Debt Management Tips from the US Federal Trade Commission

Debt Management Tips from the US Federal Trade Commission

Debt Management Tips from the US Federal Trade Commission

During this inflationary period, more and more people are relying on credit cards to get by. At the same time, the Fed has been raising interest rates, making borrowing more expensive. If you’re on the cusp of financial trouble, or are already there, you do have remedial options. With that said, here are some debt management tips from the U.S. Federal Trade Commission.

Establish a Budget

There’s that “B” word again, you may be saying. Sorry, but it’s a fact: you can’t get or stay out of debt until you create and stick to a budget. Why? You simply need to know how much you’re spending, and where your cash is going. If you’re hesitating, remember that no one is asking you to live a life of asceticism; be sure to build into your monthly budget room for a reasonable amount of fun and “wants,” as opposed to “needs.” But it’s crucial that you get a hold of your spending and develop better habits.

Come Clean with Creditors

It’s a good idea to contact the people you owe and explain that you’re going through some financial troubles. Ask if they’ll lower your rate or change your payment schedule. Hey, there’s no harm in inquiring. In fact, many creditors would rather accommodate you, at least temporarily, so that they can get something, as opposed to a possible goose egg. And yes, you must do this before your account goes into collections. By then, it’s too late.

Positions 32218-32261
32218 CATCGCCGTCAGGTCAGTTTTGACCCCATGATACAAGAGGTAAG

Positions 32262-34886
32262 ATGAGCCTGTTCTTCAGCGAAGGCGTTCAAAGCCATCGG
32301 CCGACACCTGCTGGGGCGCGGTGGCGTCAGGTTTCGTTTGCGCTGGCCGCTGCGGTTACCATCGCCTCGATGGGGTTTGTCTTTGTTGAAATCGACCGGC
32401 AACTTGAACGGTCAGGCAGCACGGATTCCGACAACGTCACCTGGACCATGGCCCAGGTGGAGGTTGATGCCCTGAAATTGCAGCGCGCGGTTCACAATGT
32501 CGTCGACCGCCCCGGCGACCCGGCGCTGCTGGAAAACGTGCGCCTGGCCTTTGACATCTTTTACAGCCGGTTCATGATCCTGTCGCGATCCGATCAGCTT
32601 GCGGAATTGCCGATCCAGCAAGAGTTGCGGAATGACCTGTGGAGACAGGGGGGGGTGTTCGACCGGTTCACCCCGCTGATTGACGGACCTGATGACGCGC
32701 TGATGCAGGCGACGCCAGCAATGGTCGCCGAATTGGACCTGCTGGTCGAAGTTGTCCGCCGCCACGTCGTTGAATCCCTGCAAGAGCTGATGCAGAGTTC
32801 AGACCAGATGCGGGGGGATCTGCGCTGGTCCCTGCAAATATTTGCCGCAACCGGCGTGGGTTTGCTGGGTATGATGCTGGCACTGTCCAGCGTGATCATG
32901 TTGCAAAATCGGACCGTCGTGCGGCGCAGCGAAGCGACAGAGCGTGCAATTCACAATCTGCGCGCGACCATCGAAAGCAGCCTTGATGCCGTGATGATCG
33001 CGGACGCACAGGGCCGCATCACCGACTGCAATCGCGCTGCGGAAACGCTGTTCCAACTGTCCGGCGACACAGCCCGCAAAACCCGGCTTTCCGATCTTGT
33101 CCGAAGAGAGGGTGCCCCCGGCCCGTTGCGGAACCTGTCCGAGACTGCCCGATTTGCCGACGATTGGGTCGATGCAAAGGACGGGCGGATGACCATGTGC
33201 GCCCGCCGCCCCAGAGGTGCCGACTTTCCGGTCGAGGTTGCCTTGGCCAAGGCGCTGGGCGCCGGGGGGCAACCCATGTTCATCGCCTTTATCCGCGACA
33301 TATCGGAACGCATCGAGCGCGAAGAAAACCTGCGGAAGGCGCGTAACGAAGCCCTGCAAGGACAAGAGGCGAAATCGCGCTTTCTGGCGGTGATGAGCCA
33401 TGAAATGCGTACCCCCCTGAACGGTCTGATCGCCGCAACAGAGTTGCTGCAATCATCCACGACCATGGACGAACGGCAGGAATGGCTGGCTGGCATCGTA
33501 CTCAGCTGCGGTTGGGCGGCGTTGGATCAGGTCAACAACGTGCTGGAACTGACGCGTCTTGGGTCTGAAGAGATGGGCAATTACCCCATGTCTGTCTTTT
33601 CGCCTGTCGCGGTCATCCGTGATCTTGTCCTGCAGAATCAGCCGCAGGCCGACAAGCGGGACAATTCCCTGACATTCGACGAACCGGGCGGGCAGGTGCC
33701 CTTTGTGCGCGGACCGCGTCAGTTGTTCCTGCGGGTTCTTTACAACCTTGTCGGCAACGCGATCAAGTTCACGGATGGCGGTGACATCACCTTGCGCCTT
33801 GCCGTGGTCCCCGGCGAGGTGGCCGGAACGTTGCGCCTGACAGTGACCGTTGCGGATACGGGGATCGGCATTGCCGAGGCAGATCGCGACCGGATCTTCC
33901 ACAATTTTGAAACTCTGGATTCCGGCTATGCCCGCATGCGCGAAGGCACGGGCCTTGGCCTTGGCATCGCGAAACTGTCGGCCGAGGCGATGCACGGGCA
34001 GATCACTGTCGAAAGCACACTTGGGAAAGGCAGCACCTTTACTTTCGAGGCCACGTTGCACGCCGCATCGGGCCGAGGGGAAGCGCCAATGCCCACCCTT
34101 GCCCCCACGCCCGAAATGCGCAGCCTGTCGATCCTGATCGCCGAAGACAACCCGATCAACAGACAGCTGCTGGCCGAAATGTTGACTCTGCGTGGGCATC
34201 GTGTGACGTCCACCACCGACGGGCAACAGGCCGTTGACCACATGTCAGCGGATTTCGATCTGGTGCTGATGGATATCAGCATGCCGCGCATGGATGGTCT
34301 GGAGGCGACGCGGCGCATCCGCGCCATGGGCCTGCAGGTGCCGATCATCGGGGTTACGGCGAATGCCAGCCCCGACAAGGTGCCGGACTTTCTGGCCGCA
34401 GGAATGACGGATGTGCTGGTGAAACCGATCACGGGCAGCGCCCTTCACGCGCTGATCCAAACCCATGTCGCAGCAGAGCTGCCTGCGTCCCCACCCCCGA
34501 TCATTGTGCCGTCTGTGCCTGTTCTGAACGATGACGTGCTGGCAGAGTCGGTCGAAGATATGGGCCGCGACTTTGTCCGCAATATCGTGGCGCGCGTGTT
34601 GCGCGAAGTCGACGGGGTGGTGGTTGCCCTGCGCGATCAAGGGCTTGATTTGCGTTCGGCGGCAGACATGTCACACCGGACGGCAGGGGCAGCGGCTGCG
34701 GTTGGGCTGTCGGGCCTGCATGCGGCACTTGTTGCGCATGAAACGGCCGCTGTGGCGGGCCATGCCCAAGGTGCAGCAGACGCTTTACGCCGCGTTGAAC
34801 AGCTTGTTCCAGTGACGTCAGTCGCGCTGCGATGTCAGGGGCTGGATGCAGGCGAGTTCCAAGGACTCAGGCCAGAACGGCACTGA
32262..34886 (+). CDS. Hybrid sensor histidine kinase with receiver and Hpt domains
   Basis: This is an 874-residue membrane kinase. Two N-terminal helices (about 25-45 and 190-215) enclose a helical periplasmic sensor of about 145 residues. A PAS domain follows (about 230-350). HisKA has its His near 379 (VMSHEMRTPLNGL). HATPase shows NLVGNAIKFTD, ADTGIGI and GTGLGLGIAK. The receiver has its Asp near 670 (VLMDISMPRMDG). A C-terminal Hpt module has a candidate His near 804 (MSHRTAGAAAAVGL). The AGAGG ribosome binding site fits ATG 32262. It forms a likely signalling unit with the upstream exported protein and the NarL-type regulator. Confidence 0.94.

Know Your Rights Regarding Collectors

While you may be in financial trouble, you don’t have to accept just any kind of conduct from those pesky debt collectors. In fact, you have federal law to protect you. The Fair Debt Collection Practices Act puts restrictions on what such collectors can do to get you to pay up. For example, you may not be contacted about your balance before 8 a.m. or after 9 p.m. Also, calls to your workplace are prohibited if you tell the collector not to make them.

Manage Your Secured Debt

This is debt that is tied to an asset such as your house or vehicle. If you don’t make your payments, your lender can foreclose on your home or repossess your car. If you find yourself behind on your mortgage, contact the bank without delay. If your situation is temporary, most lenders will work with you if they’re convinced that you’re acting in good faith. Regarding your vehicle, if default appears nigh, you may want to sell the car then pay off your debt. This way, you can skirt notation on your credit report.

Use Debt Settlement

If you’re overwhelmed by debt woes, you may want to consider a financial strategy called debt settlement. Here, you’ll hire an experienced, accredited agency such as Freedom Debt Relief to negotiate with your creditors to get them to accept less than what you owe, in a one-time payment in full, to have your debt marked as “settled.” Creditors – usually credit card issuers – usually go along because they realize that if you file bankruptcy they may wind up with nada. Learn more about government debt relief programs.

Consider Credit Counseling

If your issues are not as severe, and you want to keep them from becoming such, you may want to mull credit counseling. These are accredited financial counselors who can advise you on how best to manage your money and debts. They also can help you put together a budget and will offer resources such as free educational workshops and other financial literacy materials. These services are usually free although some agencies charge a nominal fee. 

If you take these debt management tips from the U.S. Federal Trade Commission to heart, you’ll get back on financial track – and stay there. The key is to get in front of your situation without delay.

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